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Warrigal greens and other preferences

I'm really taken with growing and consuming Kale in the cooler months and Sweet Leaf ( AKA: katuk, star gooseberry:-- small SE Asian tree which is deciduous south of the Tropics) in Summer, but I sometimes run out of green eats -- in part because I use these leaves in everything.

So I'm exploring Kangkong (AKA:water spinach, water convolvulus) which regrettably does require a lot of moisture to bring on. I also grow Portulacas but i'm finding these fleshy leaves a bit gluggy.

However, there's another option which I've started growing: Warrigal Greens (AKA: New Zealand Spinach) . The stuff is easy to grow and that attribute may have a little to do with the fact that it grows native and wild along the shoreline here.

Toxic oxates need to removed by blanching first, but Warrigal Greens aren't bad at all...and I'm saying that as a person who doesn't like Spinach or Silver Beet. I'm not giving Warrigal Greens the heads up just because they're 'bush ticker'. In the right recipe they work (even though I still prefer my kale and sweetleaves).

This brings me to the core question of what I prefer to grow and what, for now, my garden will grow. 

It's all about what I want to eat.

I'd like to grow a lot of different things but my soil (and  my skills) aren't quite there yet. But here's my working list.

Kankong - Spring Onions - Small tomatoes - Herbs, especially heaps of parsley - Kale - Peppers (although not very successfully) - Sweet Potatoes (if I can keep the water up to them) - Zucchinis -- Cucumber - Warrigal Greens - Salad veg esp the chickories -- Chillis -- PawPaw -- Mulberry -- Chokoes -- Snake Beans -- Sweet Leaf - Figs - Pumpkin - Portulacas - Bananas - Gooseberry - Loganberry - Tomatillo - Eggplant - Leeks.

You'll note that root vegetables aside from the  the rambling sweet potato don't grow well (at all!) in my garden because the soil layer is still so thin.

Now that I actually can refer to my patch as bona fide 'soil' I can get down to the serious business of targeting specific plants in order to grow them well. 

But hey! there's a lot of frustration emanating from some species: large tomatoes, Peppers/Capsicums, Strawberries,Pepino,  even most beans. And 'quality produce' is not an across-the-board thing. My soil and I still don't trust one another to make the babies I yearn for.

But then in other related gardening news there is a 70% chance of an El Nino phenomenon this year which means I need to seriously work at drought protecting my garden.That means I gotta really up its carbon content in order to hold onto what moisture it gets.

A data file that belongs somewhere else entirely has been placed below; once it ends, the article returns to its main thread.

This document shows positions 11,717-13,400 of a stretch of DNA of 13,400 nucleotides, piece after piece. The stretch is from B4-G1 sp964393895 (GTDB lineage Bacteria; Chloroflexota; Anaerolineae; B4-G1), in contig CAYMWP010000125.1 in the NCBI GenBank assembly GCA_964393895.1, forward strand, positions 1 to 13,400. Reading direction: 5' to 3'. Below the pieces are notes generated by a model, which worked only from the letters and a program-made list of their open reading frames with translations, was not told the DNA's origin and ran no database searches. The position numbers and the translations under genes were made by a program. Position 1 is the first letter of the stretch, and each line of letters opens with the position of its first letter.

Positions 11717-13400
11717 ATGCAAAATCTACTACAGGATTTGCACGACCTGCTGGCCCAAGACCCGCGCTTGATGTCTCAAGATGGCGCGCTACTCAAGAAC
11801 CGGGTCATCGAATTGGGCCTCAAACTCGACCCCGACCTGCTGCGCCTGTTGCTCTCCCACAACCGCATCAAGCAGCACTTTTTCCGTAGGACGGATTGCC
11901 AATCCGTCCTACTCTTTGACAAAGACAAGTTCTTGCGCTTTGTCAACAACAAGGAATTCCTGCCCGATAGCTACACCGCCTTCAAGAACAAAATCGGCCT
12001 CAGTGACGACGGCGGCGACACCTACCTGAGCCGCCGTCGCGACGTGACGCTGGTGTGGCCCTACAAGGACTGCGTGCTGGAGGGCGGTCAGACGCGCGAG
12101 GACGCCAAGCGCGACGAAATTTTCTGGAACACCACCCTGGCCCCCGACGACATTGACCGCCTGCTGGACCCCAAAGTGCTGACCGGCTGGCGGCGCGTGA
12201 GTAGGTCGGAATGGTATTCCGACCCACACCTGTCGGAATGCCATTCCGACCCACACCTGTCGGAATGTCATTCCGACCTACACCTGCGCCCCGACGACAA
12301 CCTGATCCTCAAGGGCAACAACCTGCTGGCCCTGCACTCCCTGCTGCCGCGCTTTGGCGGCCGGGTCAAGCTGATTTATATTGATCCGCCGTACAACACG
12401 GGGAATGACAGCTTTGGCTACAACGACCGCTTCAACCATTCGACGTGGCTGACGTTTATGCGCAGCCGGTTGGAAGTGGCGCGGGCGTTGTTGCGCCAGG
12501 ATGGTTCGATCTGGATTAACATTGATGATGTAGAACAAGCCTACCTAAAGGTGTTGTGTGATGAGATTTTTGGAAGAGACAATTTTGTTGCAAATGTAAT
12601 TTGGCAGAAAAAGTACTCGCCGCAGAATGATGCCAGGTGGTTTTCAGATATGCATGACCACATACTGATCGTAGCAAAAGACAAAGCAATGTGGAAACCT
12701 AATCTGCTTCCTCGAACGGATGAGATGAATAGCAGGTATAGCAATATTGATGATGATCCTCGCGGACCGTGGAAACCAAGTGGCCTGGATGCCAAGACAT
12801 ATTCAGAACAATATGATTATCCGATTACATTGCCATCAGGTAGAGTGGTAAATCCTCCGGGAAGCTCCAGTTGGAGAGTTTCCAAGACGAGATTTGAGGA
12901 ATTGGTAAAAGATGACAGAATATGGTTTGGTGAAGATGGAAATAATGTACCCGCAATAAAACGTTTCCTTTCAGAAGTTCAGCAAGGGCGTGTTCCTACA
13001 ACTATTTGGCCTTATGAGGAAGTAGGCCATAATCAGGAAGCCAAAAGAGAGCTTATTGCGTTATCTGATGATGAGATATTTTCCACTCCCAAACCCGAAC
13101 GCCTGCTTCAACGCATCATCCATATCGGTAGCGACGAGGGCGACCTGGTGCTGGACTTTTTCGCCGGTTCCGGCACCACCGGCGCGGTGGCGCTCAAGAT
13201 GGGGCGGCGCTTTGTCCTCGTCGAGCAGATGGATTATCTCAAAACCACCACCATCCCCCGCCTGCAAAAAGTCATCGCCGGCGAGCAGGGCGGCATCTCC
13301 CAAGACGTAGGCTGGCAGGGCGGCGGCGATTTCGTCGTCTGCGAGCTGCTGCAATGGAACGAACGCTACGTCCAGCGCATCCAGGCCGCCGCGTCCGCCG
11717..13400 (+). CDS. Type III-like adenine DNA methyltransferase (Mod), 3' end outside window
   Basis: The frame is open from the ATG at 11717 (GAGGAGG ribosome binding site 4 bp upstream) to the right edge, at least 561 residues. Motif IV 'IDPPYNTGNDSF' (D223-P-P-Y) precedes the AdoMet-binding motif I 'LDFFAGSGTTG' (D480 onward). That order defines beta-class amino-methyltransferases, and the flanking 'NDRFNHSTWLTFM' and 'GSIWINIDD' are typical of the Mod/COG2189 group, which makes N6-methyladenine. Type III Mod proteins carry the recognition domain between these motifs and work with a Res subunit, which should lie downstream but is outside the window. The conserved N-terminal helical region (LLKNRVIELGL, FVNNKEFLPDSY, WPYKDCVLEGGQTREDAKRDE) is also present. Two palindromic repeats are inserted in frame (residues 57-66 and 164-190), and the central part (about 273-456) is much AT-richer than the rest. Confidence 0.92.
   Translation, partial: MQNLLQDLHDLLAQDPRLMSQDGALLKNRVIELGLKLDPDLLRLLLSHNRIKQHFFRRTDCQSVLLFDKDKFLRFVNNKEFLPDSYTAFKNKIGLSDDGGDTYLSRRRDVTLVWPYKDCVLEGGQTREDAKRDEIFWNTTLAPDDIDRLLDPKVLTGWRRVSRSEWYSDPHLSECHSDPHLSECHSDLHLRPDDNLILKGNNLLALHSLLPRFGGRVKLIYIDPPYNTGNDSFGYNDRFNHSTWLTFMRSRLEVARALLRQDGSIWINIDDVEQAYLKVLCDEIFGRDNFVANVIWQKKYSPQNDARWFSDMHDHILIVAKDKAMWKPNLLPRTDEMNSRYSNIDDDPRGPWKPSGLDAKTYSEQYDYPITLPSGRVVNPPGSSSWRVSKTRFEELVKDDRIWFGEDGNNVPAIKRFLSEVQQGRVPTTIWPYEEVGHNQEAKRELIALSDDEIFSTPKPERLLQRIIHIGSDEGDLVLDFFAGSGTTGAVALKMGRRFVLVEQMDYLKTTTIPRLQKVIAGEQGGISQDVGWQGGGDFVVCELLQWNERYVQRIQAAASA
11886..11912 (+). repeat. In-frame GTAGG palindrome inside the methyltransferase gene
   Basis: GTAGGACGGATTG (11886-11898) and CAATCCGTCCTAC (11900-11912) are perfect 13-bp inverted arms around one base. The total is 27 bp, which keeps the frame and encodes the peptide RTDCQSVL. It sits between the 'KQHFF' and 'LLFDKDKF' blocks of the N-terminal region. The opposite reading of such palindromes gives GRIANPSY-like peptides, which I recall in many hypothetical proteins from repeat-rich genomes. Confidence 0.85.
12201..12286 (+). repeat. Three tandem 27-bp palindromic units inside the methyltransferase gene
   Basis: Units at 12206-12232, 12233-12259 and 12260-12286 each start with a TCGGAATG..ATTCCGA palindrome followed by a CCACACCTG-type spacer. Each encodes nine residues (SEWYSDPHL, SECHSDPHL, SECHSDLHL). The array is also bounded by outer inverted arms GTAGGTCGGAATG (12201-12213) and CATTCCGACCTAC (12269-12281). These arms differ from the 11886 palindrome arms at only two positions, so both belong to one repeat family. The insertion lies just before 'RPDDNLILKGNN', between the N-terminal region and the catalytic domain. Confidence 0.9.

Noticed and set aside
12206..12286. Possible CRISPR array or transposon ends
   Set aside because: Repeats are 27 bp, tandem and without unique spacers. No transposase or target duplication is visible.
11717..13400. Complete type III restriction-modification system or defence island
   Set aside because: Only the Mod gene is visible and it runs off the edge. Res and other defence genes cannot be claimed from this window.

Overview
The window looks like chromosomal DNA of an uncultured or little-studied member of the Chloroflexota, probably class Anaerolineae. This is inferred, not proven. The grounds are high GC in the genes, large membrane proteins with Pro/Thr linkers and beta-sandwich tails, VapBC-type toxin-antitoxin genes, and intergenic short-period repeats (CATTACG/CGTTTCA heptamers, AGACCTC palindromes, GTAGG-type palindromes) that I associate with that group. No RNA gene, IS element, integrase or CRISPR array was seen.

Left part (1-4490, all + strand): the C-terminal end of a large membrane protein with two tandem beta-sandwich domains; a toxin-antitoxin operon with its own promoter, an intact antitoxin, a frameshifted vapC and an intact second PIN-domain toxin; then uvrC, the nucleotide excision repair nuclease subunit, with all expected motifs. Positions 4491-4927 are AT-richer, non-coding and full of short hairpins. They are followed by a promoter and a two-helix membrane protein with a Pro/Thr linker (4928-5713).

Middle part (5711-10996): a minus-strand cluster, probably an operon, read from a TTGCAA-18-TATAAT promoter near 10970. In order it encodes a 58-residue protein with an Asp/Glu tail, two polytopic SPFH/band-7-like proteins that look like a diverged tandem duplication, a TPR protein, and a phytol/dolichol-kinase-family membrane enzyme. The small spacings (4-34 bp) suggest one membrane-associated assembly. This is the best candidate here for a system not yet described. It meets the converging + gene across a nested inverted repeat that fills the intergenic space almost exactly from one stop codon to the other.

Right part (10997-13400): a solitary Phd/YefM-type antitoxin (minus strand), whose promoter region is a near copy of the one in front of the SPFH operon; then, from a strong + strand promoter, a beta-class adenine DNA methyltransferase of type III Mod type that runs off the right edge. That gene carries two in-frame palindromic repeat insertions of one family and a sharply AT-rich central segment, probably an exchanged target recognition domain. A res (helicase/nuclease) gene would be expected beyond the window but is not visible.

That's my rule-of-thumb.So I'm really working on my honey hole recipes. Digging and filling these trenches seem the most efficient way I can introduce such matter into my soil. I'm relying on my worm army to do the menial work so I take the approach that if I keep the worms happily fed and fecund I'm ahead of any drought.

I'm also looking forward to late Winter when the Mulberry loses its leaves. Then I'm planning to cut me a lot of  branches and strike them around the border of the chook pen as a hedgerow.My chicken wire frame (made from collected driftwoods) is protesting under the weight of choko, passionfruit and Madagascar Beans so I'm gonna f grow myself a new fence.

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Comment by Dave Riley on April 14, 2014 at 8:58

I'm absolutely smitten with mulberries.Like a lemon it is a garden essential.I ven planted one on my nature strip for the neighbourhood use.They grow well almost anywhere and strike easily from cuttings. Then they produce a bountiful harvest.

Mulberry trees in chook pens is a respected tradition I gather but then I thought why not hedgerow --esp as all I need is cuttings and the habit to keep the trees in control. And mulberries warrant yearly hacking I reckon otherwise the fruit I too far up the tree.

The problem with mu chook pen is that I have a Jack Russell terrier built like a wombat and every now and then he breaks into the chook pen (he is a bulldozer) no doubt after rats. The complication is that where he breaks in the chooks get out and they start digging up my garden. So this is the background to the Mulberry proposition: a wall of mulberry bushes .

Just on that here's a post by  Jerry Coleby Williams about keeping pawpaws trimmed and ...

I'm a great believer in shortness for trees: nothing higher than the house if only because I hate all that gutter business..and storm damage.

I have a huge Silky Oak way up the back -- and that was the only thing in the backyard when we got here 4 years ago. It's an indulgence: I only hope it is long lived and stays white ant free and upright with all its limbs.

Comment by Lissa on April 14, 2014 at 5:33

I've only just started using Warrigal Greens and have been pleasantly surprised at how palatable they are. The patch is now thriving and producing lots of deep green leaves for me - and it's growing in one of the cruddiest spots in my garden! another thumbs up for it.

Comment by Jane on April 13, 2014 at 11:58

I think thats a jolly good list Dave. I find its no good slaving away with plants that do not grow well or easily in my patch, its better to concentrate on what grows well.

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